- Equine Initiative
- Regulatory Services
- Biosystems/Ag Engineering
- Food Science
- Fine Arts
- Community Development
- 4-H Youth
- Family and Consumer Sciences
- Ag Information Center
- Ag Magazine
- Office of Diversity
- Ag Weather
- Ag Faculty Council
- Staff Links
- College Store
Vegetables growers should be on alert for late blight
Late blight was found on tomato plants in late May in Northern Kentucky. Since then, the disease has shown up on potato and tomato plants in Central Kentucky. A University of Kentucky plant pathologist said it's critical for vegetable producers to scout their plants and take preventative measures to combat this disease.
Late blight is caused by a fungus-like organism. Symptoms include large, water-soaked blotches that turn into green-to-brown lesions on the leaves and stems of infected plants. The disease can quickly increase in severity and spread to other plants if given the right conditions of cool, wet weather. If left untreated, late blight can cause total crop loss.
"In most years, we expect to see very little of this disease and only then at the end of summer," said Kenny Seebold, extension plant pathologist with the UK College of Agriculture. "This marks the second year in a row that this devastating disease of tomatoes has appeared earlier than expected."
Regular fungicide applications are key to late blight prevention. Commercial growers and homeowners can use fungicides with chlorothalonil, maneb, mancozeb or fixed coppers to protect against late blight when disease pressure is low. Organic producers can use products with fixed copper. Fungicides should be applied every seven to 10 days when disease pressure is low and every four to five days if conditions are favorable for the disease to spread. If disease pressure increases or late blight is present, commercial growers can use fungicides specific for late blight control. A full list of these fungicides is available in the June 2 edition of Kentucky Pest News.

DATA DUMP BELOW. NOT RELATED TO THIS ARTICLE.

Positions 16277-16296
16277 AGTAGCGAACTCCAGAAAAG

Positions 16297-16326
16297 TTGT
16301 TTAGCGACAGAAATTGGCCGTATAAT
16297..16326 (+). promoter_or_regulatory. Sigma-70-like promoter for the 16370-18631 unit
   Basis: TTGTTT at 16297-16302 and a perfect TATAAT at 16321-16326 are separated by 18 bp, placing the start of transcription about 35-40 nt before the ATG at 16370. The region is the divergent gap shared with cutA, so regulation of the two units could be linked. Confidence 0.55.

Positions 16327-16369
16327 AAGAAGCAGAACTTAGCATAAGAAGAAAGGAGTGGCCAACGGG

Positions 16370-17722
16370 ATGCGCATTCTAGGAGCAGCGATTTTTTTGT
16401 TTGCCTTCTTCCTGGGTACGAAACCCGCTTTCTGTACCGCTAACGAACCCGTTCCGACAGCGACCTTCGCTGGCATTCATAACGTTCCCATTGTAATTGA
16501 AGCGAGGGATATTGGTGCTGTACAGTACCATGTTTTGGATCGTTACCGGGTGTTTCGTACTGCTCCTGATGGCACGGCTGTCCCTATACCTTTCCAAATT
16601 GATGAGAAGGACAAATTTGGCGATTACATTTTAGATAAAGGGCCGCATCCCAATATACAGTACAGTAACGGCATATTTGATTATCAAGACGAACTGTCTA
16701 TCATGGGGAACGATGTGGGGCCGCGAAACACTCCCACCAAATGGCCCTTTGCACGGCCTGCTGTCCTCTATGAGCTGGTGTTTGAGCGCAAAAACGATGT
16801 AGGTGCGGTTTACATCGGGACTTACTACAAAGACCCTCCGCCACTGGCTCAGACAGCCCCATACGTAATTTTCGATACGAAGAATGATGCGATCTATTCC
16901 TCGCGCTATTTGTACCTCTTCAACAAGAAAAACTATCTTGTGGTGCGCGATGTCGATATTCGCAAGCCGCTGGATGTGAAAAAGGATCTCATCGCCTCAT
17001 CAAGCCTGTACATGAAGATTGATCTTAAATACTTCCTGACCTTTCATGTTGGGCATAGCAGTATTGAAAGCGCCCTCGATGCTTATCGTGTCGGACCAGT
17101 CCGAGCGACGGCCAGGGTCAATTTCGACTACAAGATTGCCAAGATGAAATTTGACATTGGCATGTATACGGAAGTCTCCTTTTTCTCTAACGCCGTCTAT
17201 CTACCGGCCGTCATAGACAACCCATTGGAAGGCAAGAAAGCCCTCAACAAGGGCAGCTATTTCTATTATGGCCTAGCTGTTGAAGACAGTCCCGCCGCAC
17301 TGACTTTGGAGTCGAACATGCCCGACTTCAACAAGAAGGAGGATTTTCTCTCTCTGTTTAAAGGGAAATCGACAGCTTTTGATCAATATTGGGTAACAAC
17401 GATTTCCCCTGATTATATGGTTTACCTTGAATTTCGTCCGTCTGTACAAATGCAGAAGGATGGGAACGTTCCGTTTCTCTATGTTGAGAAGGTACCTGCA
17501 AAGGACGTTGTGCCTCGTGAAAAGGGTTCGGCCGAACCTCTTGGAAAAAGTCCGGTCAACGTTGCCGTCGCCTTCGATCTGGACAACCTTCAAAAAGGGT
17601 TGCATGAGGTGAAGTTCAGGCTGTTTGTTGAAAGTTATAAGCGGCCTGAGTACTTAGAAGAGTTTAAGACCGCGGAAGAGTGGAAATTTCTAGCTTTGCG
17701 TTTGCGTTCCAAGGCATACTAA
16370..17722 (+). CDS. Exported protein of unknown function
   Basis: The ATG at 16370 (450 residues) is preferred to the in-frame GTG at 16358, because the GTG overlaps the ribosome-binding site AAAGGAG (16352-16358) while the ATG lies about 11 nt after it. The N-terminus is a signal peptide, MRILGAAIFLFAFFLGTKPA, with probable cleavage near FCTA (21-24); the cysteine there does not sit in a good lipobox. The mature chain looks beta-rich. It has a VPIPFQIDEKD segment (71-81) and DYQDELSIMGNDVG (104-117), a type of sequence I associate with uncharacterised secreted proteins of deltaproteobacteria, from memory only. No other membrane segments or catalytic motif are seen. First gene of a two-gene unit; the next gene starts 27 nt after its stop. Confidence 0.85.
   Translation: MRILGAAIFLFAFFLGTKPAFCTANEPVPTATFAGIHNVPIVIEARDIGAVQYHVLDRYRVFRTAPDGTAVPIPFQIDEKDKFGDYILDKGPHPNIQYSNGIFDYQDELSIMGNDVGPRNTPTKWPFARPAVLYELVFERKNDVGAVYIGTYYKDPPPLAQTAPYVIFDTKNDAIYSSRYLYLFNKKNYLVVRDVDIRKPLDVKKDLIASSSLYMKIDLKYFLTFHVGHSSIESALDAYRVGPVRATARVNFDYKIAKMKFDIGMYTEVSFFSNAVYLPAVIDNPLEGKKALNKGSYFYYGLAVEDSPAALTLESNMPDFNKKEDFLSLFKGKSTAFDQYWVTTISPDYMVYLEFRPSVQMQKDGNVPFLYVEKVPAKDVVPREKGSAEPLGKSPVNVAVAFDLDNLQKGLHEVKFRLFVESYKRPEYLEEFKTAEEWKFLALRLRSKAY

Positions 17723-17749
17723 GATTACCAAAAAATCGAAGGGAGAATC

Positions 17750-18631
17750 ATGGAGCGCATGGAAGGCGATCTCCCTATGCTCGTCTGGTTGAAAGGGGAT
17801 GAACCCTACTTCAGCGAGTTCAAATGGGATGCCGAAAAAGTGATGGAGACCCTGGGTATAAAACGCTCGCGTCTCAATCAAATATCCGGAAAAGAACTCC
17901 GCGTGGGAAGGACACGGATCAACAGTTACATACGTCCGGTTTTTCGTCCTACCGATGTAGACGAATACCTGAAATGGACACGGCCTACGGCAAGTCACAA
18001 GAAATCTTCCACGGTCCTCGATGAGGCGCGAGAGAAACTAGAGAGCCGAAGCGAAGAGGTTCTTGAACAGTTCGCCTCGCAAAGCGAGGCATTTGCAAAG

Growers with confirmed cases of late blight should destroy the infected plants and all surrounding plants because they could be infected by the disease too. Sunny, dry days are ideal for this because handling wet plants promotes the spread of the disease. Once the infected plants are destroyed, they should be buried. Any debris left lying around could cause additional infections.
Those who have questions about late blight or suspect the disease is present on their crops should contact their local office of the Kentucky Cooperative Extension Service.
Keep the brakes on planting a little longer
Early summer could come at a price, UK ag meteorologist cautions
Photo depicts damage to apple trees after the Easter Freeze in 2007.
Without looking at the calendar, Kentuckians might easily be fooled into thinking...
The Arboretum gears up to host a Party for the Planet
The Arboretum, on the campus of the University of Kentucky in Lexington, is partnering with LG&E and KU Energy LLC to offer a month-long celebration called Party for the Planet 2012, with activities for...